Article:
I secretly love reading the reddit group r/relationships for people’s relationship drama.
The other day, I read a story about a middle-aged guy who feels like he didn’t accomplish anything in life and is bummed about it.
For some reason, this lead him to think that he should leave his wife and/or have an affair.
This story made me really sad.
I hear from so many people who fear that they are not making a difference, and that their life’s work “has amounted to nothing.”
I used to feel that way myself. I hope that most of those people don’t think an affair is a solution to their problems! :P
I wondered what if, instead of fixating on an affair, this guy acknowledged his desire to make a difference in the world? To have a meaningful life? What would happen then?
I do think there is a lot of fear and worry about acknowledging our desire for meaning in our lives.
Would love to hear your thoughts:
💥 Do you acknowledge your own desire for meaning and accomplishment?
💥 What thoughts and feelings come up when you acknowledge what you want to accomplish during your lifetime?
All thoughts welcome.
I used to give my power away all the time. As a new employee, I had a senior member of my team constantly take hours of my time every day for pointless "meetings," leaving me no time to actually do my job.
I was exhausted and frustrated, yet when I talked about my frustrations to my coach, I said "it's fine that my team member hijacks my time -- this is what she's used to. But I'll just tell her that it doesn't work *for me.*"
I said "it's fine" maybe 100 times. :P
My coach asked me, "when you say 'it's fine,' how are you giving away your power?"
He was right. Even though I was getting ready to confront my team member, I was still minimizing my power and shrinking away by excusing her actions.
My coach helped me become way sassier to my team member than I was planning to, and I successfully got her off my back with no repercussions for my job. Woooot.
Let me know if you want to hear what I ended up saying to her. Mwahaha.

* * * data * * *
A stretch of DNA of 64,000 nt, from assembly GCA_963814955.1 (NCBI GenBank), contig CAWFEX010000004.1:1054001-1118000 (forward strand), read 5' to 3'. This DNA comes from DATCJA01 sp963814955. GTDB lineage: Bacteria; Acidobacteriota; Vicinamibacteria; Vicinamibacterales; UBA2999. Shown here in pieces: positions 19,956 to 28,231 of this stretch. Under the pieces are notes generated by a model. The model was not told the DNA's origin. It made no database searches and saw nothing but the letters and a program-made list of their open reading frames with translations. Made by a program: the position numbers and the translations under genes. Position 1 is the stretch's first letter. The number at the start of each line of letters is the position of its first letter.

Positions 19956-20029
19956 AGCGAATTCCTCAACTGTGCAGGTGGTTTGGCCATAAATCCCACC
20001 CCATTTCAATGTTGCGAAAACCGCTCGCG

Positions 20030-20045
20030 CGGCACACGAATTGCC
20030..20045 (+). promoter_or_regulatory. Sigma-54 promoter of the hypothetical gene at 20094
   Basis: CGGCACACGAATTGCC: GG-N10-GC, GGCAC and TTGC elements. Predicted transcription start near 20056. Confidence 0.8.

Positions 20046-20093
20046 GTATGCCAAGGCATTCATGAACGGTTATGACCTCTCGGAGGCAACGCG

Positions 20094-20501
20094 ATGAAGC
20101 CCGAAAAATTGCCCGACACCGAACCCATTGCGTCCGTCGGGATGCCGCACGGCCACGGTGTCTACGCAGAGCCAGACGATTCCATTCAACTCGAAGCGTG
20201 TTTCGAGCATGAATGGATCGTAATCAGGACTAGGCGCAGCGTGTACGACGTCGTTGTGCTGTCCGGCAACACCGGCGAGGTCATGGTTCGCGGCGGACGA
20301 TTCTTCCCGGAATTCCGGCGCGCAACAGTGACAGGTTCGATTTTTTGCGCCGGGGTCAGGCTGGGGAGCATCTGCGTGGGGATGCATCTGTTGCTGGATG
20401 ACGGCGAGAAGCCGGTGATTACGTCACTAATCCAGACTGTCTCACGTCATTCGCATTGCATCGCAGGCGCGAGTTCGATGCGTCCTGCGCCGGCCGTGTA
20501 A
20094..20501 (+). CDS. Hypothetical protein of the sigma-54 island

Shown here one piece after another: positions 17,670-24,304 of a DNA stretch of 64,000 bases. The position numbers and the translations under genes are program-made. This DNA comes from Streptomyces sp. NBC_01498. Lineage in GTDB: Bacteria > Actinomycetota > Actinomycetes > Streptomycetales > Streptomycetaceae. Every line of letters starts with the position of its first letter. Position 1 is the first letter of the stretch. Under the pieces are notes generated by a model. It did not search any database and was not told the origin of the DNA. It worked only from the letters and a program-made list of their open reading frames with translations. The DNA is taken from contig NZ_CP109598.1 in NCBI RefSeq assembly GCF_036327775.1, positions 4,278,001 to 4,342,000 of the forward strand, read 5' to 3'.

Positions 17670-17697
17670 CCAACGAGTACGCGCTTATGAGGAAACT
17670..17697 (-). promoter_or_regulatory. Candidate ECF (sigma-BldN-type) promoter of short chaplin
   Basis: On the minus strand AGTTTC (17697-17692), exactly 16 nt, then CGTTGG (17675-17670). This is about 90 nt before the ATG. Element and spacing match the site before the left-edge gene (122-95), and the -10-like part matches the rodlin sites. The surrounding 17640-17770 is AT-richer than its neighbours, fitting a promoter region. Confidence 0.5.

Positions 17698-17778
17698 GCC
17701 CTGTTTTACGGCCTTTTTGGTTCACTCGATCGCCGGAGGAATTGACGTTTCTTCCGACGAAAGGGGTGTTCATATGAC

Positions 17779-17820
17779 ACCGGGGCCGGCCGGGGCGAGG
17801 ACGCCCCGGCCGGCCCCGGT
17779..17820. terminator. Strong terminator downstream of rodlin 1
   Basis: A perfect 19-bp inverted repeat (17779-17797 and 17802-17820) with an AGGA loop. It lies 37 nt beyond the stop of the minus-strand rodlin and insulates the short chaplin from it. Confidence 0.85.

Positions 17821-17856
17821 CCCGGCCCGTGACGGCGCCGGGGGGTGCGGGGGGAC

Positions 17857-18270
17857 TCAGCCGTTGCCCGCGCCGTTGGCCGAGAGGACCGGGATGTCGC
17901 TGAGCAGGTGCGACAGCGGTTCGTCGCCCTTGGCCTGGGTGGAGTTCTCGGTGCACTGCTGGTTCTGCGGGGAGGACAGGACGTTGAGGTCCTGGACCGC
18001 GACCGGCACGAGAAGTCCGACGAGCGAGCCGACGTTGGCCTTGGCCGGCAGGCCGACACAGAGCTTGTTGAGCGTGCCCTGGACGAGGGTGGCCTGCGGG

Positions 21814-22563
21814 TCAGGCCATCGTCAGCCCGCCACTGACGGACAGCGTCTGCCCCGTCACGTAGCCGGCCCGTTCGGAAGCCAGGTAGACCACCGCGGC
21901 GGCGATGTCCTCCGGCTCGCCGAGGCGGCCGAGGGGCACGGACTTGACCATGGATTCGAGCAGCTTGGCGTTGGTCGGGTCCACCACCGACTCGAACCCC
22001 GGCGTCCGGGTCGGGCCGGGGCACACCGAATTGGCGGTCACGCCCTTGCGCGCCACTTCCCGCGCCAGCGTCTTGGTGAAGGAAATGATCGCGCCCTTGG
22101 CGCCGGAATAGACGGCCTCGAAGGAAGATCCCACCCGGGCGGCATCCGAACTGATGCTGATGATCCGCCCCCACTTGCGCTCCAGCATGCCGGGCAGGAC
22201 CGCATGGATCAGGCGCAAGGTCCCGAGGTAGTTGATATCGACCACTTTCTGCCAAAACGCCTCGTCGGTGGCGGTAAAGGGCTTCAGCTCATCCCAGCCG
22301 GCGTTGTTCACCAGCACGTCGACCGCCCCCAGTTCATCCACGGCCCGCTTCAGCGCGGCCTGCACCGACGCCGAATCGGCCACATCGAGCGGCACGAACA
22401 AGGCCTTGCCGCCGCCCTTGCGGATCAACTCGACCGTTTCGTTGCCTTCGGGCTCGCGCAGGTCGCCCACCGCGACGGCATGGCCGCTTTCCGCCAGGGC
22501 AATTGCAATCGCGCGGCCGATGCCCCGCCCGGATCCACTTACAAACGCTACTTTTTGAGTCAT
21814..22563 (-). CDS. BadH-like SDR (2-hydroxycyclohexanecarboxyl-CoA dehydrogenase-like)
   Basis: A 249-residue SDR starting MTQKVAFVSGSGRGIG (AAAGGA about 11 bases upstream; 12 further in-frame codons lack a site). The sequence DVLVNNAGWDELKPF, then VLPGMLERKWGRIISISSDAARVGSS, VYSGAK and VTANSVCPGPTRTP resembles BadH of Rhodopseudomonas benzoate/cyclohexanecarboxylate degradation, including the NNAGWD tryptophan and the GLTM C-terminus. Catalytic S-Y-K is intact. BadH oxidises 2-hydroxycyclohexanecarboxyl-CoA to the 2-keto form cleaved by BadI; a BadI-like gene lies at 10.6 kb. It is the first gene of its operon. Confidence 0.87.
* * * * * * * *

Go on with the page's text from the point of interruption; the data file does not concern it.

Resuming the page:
So I ask again, how are you giving away your power at work? And what are you going to do about it?
Did you know there are a million ways to build a fulfilling, rewarding work life?
There is no “one right way” to do it, and it really depends on how you operate.
Example: For years, I racked my brain about why I didn’t enjoy my work in any way.
I worked in advertising, and I felt so lazy compared to my colleagues, who could work late nights without getting bored or frustrated.
I felt exhausted working 9 am – 6 pm every day. After my hour-plus commute every day, I couldn’t function!
Hearing about my colleagues going to concerts after work (or even cooking themselves dinner after work) made me feel like they were heroes. I was passed out on the couch watching Law & Order every night.
These days, I accept that I simply can’t work a lot of hours every day. That I don’t function “like that.” That I need my down time in order to be productive.
And I’ve built my work life around this fact.
(And if you think "no one WANTS to operate like that, but life is tough, so just keep working" you're wrong. Some people actually love working for hours and hours and hours.)
There is so much advice out there about what you “need to do” to create a rewarding career. This can make it hard to stand in your power and remember that you can succeed in your way, based on your personality and preferences.
Today, I wanted to take a stand for accepting who we are at our core and building a productive work life based on that.
My mom is someone who does everything by herself. She runs a nursery out of her home, and raised 4 kids (my siblings and I) in the same home. She cleans the entire house herself and makes food for her family and the kids in her nursery.
Growing up with my mom, I felt so guilty for not having the “Energizer Bunny” energy to work and cook and clean all day.
In recent years, I learned that since I live in *society*, I can have other people do tasks for me so I can focus on my work.
I realized that I’m not built like my mom and use my energy differently.
And that there’s no moral superiority to doing everything yourself if it makes you miserable.
Are you a DIY-er or do you outsource tasks that make you miserable?
If you are miserable and still doing things yourself, why?